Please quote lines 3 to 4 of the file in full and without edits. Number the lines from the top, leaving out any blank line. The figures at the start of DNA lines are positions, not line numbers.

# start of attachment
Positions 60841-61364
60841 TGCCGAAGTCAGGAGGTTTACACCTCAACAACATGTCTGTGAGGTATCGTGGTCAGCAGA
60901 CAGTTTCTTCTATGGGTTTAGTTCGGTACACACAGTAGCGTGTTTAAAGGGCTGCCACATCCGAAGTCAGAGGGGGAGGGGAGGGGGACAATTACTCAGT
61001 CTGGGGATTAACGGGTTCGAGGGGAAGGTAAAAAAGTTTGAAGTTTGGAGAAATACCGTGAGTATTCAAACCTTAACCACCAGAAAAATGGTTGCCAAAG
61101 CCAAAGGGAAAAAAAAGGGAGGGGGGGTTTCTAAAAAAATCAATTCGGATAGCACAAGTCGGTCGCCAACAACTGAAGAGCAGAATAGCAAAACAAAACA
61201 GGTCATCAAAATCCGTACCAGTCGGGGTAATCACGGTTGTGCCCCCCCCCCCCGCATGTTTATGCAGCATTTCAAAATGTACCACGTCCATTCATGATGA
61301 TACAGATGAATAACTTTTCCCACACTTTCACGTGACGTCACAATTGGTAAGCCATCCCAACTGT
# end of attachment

60901 CAGTTTCTTCTATGGGTTTAGTTCGGTACACACAGTAGCGTGTTTAAAGGGCTGCCACATCCGAAGTCAGAGGGGGAGGGGAGGGGGACAATTACTCAGT
61001 CTGGGGATTAACGGGTTCGAGGGGAAGGTAAAAAAGTTTGAAGTTTGGAGAAATACCGTGAGTATTCAAACCTTAACCACCAGAAAAATGGTTGCCAAAG